NRX

NRX was an experimental heavy water moderated nuclear reactor at the Canadaian Chalk River Laboratory which experienced a partial core meltdown accident on 12 December 1952. The reactor began operation on 22 July 1947.

A heavy water moderated reactor is governed by two main processes. First, the water slows down (moderates) the neutrons which are produced by a nuclear reaction, allowing the high energy neutrons to cause further reactions. No water moderator and the reacton stops. Second, control rods absorb neutrons and adjust the power level or shut down the reactor in the course of normal operation. Either inserting the control rods or removing the heavy water moderator can stop the reaction. A nuclear explosion isn't possible because the rapid heat release from the accelerating reaction turns the moderating water to steam and removes the water and its moderating effect, as demonstrated in the US boiling water reactor Borax experiments and SL-1 accident.

The NRX reactor design was an early version of the CANDU reactor, with a sealed vertical aluminium calandria with a diameter of 8m and height of 3m. The calandria held about 175 6cm diameter vertical tubes in a hexagonal lattice, 14,000 litres of heavy water and helium gas. The level of water in the reactor could be adjusted to help set the power level. Sitting in the calandria tube and surrounded by air were fuel elements or experimental items.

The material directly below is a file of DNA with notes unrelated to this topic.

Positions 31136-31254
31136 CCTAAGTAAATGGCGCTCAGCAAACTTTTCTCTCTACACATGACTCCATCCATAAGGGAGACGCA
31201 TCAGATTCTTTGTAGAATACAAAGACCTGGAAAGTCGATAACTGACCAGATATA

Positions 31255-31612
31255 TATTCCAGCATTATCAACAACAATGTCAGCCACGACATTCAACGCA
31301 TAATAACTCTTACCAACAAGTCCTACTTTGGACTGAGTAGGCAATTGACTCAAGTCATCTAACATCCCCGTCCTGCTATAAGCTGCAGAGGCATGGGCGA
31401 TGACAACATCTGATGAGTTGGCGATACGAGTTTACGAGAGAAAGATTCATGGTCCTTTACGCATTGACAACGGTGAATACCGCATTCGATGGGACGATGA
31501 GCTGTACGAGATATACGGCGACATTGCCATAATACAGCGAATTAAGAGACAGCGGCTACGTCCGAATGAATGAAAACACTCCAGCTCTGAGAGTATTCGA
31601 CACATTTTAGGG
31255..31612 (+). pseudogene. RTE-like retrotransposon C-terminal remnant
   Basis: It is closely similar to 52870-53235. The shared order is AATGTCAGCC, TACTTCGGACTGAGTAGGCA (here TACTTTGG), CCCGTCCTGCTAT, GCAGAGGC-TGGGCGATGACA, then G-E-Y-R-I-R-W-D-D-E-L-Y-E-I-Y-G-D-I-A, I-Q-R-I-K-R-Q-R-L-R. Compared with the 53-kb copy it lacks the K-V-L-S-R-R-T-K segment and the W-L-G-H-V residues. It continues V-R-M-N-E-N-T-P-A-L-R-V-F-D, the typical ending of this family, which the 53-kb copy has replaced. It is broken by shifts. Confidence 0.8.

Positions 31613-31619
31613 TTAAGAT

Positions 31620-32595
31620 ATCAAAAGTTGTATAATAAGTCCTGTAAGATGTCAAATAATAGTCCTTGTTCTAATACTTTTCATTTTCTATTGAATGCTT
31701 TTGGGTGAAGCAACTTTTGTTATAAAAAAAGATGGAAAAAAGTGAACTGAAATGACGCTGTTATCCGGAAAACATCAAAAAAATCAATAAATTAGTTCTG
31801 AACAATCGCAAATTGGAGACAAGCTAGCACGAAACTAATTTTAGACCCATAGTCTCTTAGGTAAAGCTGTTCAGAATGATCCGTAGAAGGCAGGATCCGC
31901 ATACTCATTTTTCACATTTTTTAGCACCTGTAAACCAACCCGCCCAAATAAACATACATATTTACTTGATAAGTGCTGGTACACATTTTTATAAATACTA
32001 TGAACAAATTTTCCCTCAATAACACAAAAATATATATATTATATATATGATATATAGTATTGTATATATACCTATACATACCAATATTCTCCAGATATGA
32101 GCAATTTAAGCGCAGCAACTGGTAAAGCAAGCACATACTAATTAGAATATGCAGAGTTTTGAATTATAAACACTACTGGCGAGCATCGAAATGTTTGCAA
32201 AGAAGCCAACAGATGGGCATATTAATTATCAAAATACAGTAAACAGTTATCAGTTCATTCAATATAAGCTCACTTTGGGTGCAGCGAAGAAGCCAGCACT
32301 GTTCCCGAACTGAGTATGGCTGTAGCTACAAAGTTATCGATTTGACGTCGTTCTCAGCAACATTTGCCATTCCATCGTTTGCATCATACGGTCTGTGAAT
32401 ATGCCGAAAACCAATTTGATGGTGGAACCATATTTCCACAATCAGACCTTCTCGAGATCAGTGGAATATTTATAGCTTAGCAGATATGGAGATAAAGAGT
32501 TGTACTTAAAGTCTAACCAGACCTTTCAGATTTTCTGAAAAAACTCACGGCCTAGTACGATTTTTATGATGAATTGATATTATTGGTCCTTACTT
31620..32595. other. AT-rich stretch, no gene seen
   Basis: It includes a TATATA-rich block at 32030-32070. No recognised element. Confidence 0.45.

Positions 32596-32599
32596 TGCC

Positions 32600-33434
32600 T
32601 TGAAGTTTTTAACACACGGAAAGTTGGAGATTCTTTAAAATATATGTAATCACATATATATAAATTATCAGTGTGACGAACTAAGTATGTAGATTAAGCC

The fuel elements contained fuel rods 3.1m long, 3.1cm in diameter and weighing 55kg, containing uranium fuel and sheathed in aluminium. Surrounding the fuel element was an aluminium coolant tube with up to 250 litres per second of cooling water from the Ottawa river flowing through it.

Twelve of the calandria tubes contained control rods made of boron powder inside steel tubes. These could be raised and lowered to control the reaction, with seven inserted being enough to absorb so many neutrons that no chain reaction could happen. The rods were held up by electromagnets, so that a power failure would cause them to fall into the tubes and terminate the reaction. An air pneumatic system could use air pressure from above to quickly force them into the reactor core or from below to slowly raise them from it. Four of these were called the safeguard bank while the other eight were controlled in an automatic sequence. Two pushbuttons on the main panel in the control room activated magnets to seal the rods to the pneumatic system and the pushbutton to cause the pneumatic blowdown of the rods into the core was located a few feet away.

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